Author: Michael

Why the city is reluctant to sell the land to the private owners

Why the city is reluctant to sell the land to the private owners

Abcarian: Almost no one was spared in that racist conversation among top L.A. Latino officials: a city clerk who has a daughter with Down syndrome, an assistant director of the city’s Department of Housing and Community Development.

After a recent meeting with L.A. Commissioner of Public Works Manuel Diaz, I asked a few Latino leaders if they were upset at the city’s handling of a proposal to sell a 30-acre chunk of the city around El Monte. They said they were not.

If they were, they were not saying, and the comment left me puzzled. What seemed clear to me was that city officials were uncomfortable letting a discussion of the sale of a public park proceed in public, because of fears of public dissent, a public-funding process or a public hearing.

The question I ask is why the department of public works and the department of housing and community development would be so worried about the consequences of being too critical of private deals?

Why would they want to keep such a debate from being public and out of the way? It’s not because they like the proposed El Monte park owners, one of whom was the former president of a large Latino civil rights group called the U.S. Hispanic Leadership Institute of California.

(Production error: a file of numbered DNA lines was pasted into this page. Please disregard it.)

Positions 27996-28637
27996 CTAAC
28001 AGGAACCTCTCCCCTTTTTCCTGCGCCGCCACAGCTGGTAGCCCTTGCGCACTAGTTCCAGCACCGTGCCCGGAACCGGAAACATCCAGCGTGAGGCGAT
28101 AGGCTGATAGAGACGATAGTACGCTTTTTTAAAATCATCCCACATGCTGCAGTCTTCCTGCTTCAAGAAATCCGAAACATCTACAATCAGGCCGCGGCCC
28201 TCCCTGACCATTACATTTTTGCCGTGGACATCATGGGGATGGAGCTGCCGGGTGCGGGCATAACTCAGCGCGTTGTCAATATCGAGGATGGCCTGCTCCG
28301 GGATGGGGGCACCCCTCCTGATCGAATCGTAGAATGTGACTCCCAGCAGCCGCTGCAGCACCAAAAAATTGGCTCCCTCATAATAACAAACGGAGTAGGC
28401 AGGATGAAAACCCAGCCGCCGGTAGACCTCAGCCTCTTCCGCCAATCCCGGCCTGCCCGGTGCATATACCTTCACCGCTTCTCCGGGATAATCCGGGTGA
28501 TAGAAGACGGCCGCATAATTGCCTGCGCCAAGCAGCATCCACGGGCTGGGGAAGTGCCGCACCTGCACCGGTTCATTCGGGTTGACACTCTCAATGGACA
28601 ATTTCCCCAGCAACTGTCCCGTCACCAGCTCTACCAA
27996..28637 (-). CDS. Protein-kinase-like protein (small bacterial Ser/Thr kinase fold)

“I don’t think they’re at all concerned,” said the U.S. Hispanic Leadership Institute’s former president, Jose Luis Rodriguez, who was recently elected to the Los Angeles city council.

That, I thought, made perfect sense.

But my guess was that the city’s reluctance to sell the land was really about something else, something far more important to its officials: the specter of a public-funding controversy.

The city has agreed to provide an estimated $18.5 million in public money to the proposed buyers of the El Monte property in exchange for a 90-year lease on the land, including a five-year extension. Under the terms of the tentative agreement, the city will not make its own financial plans for the land until October 2013, when the city council is to decide on the deal.

I am still looking for the explanation of the fear of a public-funding controversy that has made the city so nervous about selling the land to the private owners. But it seems a very strange reason for the city’s nervousness and, at the same time, its willingness to provide as much public money to the people who want

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